Ophthalmology => Macular Degenrtion
Macular Degeneration, leading cause of irreversible vision loss in the United States. This incurable condition attacks the central portion of the retina, the part of the eye that receives light patterns and transmits them to the brain. Macular degeneration progressively damages or destroys the part of vision used for reading and seeing fine details, while leaving the peripheral vision generally unaffected. People who have this disorder develop an area of vision loss that increases in diameter until they are unable to read or even see groups of two to three words at normal reading distance. Macular degeneration usually develops in both eyes, with one eye generally more affected than the other.
Although children can develop forms of macular degeneration such as Stargardt's disease, 99 percent of the cases occur in older people. Age-related macular degeneration (AMD) may affect as many as 15 million Americans over the age of 50, and one-fifth of people over 75 show at least some symptoms. This article focuses on AMD, the most common form of the disease.
AMD targets the most sensitive part of the retina, a cluster of cells called the macula located directly in its center. There are two forms of AMD, dry AMD and wet AMD. In the dry form, which accounts for about 90 percent of AMD cases, the macular cells slowly waste away, causing gradual vision loss. In most cases this vision loss progresses no further than permanent blurring of the central field of vision. In the wet form, abnormal growth of blood vessels beneath the macula causes bleeding and scarring. The result is severe damage to the macula that may completely destroy the patient's central vision.
Ophthalmologists (medical doctors with special training in diagnosing and treating eye disorders) diagnose AMD with a thorough eye exam. Visible light imaging and infrared imaging, procedures that use cameralike devices that make it easier to see abnormal blood vessels, are useful in identifying wet AMD. An ophthalmologist injects a patient with fluorescent dye that travels to the eye through blood vessels. These imaging devices snap a series of 15 to 30 pictures over a five-to ten-minute period that track the progression of dye leakage from damaged blood vessels beneath the macula.
Although the cause of AMD is still unknown, people with light-colored eyes or a family history of macular degeneration are more vulnerable to AMD. Through research on the mutated gene that causes Stargardt's disease, scientists have discovered what they believe to be a genetic trigger for the disease. Researchers have found that 16 percent of AMD patients have alterations in this same gene. Through this growing body of research, many scientists now consider heredity to be a significant risk factor in AMD. Some evidence suggests that smokers-particularly women-and people who spend a great deal of time outdoors without eyewear that offers protection from the sun's ultraviolet rays may have a higher rate of AMD. Hypertension also appears to increase a person's risk of developing AMD.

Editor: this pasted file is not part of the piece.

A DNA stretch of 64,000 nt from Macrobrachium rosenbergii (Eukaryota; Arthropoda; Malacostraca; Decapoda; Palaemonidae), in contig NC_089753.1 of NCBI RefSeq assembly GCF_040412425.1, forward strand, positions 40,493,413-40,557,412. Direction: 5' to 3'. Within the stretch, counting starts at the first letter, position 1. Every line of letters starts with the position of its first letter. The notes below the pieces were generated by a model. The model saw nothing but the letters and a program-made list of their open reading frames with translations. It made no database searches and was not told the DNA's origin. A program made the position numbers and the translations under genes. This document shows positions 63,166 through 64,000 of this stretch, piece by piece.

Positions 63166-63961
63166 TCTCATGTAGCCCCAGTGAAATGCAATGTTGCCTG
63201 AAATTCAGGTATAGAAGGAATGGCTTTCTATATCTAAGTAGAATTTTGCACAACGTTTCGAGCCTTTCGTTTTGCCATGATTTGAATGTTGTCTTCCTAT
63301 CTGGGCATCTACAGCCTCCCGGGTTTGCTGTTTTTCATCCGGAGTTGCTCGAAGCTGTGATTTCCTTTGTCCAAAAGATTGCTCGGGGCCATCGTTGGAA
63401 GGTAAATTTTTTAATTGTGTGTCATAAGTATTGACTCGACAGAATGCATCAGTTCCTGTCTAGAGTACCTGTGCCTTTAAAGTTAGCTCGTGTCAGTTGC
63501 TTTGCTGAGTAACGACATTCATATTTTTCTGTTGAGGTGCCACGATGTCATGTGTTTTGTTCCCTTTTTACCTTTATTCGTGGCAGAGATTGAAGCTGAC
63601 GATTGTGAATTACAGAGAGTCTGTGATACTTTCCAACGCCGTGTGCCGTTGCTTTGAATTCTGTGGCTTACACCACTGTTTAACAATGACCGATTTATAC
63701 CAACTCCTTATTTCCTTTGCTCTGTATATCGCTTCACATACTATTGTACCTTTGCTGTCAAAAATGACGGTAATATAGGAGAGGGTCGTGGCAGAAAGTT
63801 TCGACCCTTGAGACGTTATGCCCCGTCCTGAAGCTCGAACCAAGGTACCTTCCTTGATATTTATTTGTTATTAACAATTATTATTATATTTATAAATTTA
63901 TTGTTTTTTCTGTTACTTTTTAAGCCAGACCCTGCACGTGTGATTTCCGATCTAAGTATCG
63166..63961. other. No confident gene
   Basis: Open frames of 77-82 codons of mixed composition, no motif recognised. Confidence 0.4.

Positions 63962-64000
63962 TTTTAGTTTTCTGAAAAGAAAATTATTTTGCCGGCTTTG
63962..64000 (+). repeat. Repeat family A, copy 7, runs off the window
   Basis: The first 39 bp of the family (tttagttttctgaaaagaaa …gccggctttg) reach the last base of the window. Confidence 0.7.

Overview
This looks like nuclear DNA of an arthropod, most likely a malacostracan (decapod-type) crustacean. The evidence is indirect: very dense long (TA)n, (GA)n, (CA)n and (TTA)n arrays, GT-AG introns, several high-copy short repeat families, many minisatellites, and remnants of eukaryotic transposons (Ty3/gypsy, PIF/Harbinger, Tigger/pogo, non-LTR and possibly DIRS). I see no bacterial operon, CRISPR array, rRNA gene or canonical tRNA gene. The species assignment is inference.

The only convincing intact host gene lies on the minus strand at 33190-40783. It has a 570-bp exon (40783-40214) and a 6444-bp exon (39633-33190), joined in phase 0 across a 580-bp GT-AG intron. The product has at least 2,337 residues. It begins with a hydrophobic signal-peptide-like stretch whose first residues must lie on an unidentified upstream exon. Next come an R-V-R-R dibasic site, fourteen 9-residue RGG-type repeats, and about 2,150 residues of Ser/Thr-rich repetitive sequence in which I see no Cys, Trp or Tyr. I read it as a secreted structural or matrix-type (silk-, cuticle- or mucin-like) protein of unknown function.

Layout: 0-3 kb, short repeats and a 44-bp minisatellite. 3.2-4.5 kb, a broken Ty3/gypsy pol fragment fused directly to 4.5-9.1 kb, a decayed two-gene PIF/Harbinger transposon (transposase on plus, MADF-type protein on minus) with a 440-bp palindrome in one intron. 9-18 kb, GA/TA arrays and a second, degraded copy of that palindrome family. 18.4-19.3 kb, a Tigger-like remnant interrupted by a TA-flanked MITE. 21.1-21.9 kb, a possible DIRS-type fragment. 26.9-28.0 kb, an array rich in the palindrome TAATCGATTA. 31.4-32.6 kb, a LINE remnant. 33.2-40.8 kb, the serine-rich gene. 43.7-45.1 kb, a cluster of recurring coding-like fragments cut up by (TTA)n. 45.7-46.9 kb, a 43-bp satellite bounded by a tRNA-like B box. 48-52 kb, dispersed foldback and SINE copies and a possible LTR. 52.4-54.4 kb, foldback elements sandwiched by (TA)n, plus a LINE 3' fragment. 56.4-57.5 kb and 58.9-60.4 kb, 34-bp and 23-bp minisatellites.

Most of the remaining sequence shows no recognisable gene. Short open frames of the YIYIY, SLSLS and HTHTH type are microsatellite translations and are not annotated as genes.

No treatment is available for most cases of macular degeneration. In a small percentage of early-stage cases of wet AMD, laser surgery can seal off the leaking blood vessels to slow vision loss, but the leaks frequently recur. Medical researchers are experimenting with cellular transplants designed to replace damaged macular cells with healthy cells. New drug treatments being studied include the use of thalidomide, which slows the growth of blood vessels.
Sparse scientific evidence exists to support controversial theories that nutrition and other lifestyle factors can reduce the risk or progress of macular degeneration. However, researchers believe that vitamins A, C, and E may slow the progression of the disease.
As scientists continue to search for ways to prevent this disease or halt its progression, patients must rely on special magnifying devices that help them read and watch television. High-powered eyeglasses, handheld or mounted magnifiers, telescopes, special illumination lamps, and extra-large type are all available to AMD patients, and new devices are under development. However, people who develop this disorder generally continue to live very independent lives and can still drive if their vision complies with vision regulations for day and evening driving.